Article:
FIG. 1 depicts a data processing system in accordance with a preferred embodiment of the present invention;
FIG. 2 depicts a block diagram of an address translation system in accordance with a preferred embodiment of the invention;
FIG. 3 is a flowchart of an address translation process in accordance with a preferred embodiment of the present invention;
FIG. 4 is a flowchart of a conventional two-level address translation process; and
FIG. 5 depicts an exemplary block diagram of the use of page tables for address translation.
With reference now to the figures, and in particular with reference to FIG. 1, a block diagram of a data processing system in which a preferred embodiment of the present invention may be implemented is depicted. Data processing system 100 may be, for example, one of the computers available from International Business Machines Corporation of Armonk, N.Y. Data processing system 100 includes processors 101 and 102, which in the exemplary embodiment are each connected to level two (L2) caches 103 and 104, respectively, which are connected in turn to a system bus 106.
Also connected to system bus 106 is system memory 108 and Primary Host Bridge (PHB) 122. PHB 122 couples I/O bus 112 to system bus 106, relaying and/or transforming data transactions from one bus to the other. In the exemplary embodiment, data processing system 100 includes graphics adapter 118 connected to I/O bus 112, receiving user interface information for display 120. Peripheral devices such as nonvolatile storage 114, which may be a hard disk drive, and keyboard/pointing device 116, which may include a conventional mouse, a trackball, or the like, are connected via an Industry Standard Architecture (ISA) bridge 121 to I/O bus 112. PHB 122 is also connected to PCI slots 124 via I/O bus 112.
The exemplary embodiment shown in FIG. 1 is provided solely for the purposes of explaining the invention and those skilled in the art will recognize that numerous variations are possible, both in form and function. For instance, data processing system 100 might also include a compact disk read-only memory (CD-ROM) or digital video disk (DVD) drive, a sound card and audio speakers, and numerous other optional components. All such variations are believed to be within the spirit and scope of the present invention. Data processing system 100 and the exemplary flowcharts below are provided solely as examples for the purposes of explanation and are not intended to imply architectural limitations.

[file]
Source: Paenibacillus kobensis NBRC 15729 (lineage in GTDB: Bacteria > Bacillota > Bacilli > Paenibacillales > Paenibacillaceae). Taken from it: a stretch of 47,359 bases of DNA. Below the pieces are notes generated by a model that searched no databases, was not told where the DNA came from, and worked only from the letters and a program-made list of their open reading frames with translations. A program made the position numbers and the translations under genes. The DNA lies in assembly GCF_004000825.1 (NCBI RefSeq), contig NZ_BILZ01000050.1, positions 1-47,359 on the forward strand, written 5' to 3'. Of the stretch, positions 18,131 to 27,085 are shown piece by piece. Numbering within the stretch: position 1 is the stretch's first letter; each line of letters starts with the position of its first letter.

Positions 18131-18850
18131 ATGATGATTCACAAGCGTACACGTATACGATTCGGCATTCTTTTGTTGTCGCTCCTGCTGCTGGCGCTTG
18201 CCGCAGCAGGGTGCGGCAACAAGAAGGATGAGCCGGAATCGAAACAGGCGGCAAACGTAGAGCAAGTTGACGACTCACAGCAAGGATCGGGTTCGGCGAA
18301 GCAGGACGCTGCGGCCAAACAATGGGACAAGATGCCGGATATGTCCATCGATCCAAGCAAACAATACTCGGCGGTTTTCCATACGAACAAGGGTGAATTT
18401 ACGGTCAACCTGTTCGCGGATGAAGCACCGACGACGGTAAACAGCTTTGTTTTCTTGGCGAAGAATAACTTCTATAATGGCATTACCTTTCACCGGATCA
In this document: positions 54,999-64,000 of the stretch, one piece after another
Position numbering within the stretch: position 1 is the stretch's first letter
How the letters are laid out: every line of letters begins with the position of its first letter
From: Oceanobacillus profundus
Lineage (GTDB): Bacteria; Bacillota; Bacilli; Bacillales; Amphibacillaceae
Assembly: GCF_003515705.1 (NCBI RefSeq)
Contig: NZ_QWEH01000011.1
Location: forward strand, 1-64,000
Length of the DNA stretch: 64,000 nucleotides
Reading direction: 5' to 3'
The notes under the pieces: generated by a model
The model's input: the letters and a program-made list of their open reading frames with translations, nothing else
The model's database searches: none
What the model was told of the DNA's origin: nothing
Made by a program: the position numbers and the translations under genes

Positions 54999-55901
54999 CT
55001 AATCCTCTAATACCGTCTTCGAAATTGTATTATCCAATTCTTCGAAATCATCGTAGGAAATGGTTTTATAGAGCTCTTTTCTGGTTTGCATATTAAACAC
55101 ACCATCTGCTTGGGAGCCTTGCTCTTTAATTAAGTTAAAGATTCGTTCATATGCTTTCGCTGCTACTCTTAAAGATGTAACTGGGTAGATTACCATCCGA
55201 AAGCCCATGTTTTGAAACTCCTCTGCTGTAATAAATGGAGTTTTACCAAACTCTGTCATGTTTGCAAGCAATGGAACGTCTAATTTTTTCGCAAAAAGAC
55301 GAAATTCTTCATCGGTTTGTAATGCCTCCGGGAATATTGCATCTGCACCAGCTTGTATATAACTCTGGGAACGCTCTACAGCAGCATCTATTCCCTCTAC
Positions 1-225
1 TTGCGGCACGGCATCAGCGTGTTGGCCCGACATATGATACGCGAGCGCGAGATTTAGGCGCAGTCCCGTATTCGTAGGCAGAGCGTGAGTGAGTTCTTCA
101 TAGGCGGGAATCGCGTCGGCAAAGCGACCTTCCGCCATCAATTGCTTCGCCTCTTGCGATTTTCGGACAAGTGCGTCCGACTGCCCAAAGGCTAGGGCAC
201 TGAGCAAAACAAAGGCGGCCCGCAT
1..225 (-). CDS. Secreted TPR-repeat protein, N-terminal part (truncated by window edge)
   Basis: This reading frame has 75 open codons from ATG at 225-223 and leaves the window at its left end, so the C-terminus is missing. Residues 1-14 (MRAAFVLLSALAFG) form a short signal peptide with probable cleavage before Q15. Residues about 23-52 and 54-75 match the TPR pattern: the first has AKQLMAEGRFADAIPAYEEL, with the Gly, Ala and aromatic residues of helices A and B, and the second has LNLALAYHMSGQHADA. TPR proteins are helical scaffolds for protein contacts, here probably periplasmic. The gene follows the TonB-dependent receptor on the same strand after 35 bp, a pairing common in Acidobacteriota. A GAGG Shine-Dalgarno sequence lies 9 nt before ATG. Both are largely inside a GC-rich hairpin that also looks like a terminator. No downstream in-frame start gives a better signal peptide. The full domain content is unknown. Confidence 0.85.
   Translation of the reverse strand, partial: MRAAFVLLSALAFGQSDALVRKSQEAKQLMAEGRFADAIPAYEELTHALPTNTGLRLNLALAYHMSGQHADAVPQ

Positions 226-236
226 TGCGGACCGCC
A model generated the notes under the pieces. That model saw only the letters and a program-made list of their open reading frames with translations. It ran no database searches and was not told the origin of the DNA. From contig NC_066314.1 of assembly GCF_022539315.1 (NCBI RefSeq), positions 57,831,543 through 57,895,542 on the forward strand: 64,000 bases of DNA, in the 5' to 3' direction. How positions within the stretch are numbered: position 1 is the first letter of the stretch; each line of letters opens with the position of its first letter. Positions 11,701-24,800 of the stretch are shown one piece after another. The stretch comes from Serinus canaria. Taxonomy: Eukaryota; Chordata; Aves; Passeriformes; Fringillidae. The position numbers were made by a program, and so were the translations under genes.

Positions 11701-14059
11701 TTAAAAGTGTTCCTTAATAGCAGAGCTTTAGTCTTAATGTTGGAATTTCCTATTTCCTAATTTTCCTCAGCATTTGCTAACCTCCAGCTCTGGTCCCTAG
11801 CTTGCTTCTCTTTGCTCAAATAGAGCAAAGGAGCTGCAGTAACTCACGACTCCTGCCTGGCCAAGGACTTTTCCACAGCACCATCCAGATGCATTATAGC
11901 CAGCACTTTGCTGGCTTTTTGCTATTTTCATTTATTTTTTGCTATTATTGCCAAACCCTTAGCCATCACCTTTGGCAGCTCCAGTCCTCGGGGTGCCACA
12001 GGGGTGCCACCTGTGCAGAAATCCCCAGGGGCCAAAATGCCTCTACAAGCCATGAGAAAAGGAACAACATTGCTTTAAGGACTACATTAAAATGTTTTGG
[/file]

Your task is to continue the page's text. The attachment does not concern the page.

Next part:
The preferred embodiment includes an “address cache” (addrcache). Like the traditional caches described above (SLBs, TLBs) this address cache contains translation information of recently referenced addresses. However, the preferred embodiment is different in that it resides before the two-level address translation process and bypasses this mechanism, and its protection checking overhead, whenever possible.
With reference now to FIG. 2, a block diagram of the disclosed address cache system is shown. When a process 200 requests an address, the virtual address requested must be translated to a physical address. The system first requests the address translation from address cache 210. If the request “hits” here, the effective address is returned from address cache 210 to process 200, and the access to physical memory 240 is completed.
If the translation information for the requested effective address is not found in the address cache 210, the normal two-level address translation process is executed, along with the required protection checks. First, the SR/SLB 220 is checked for segment information, and the memory protection information is checked. Then the TLB 230 is checked for page table information, and memory protection information is again checked. Finally, when the translation is complete and returned to process 200, translation information is stored in the address cache 210 to speed up translation next time.
According to the preferred embodiment, the translation information is not put into the address cache unless it is determined to be “safe” from potential protection violations. Therefore, the disclosed caching technique can not only realize a performance gain by bypassing the lengthy two-level translation process, but also eliminates the performance loss due to the overhead of protection checking by bypassing the protection checking requirements.
According to the preferred process, a candidate into the address cache is considered safe from potential protection violations if an instruction reference is readable and does not reside in an area of memory marked as “no-execute,” or if a data reference is both readable and writeable.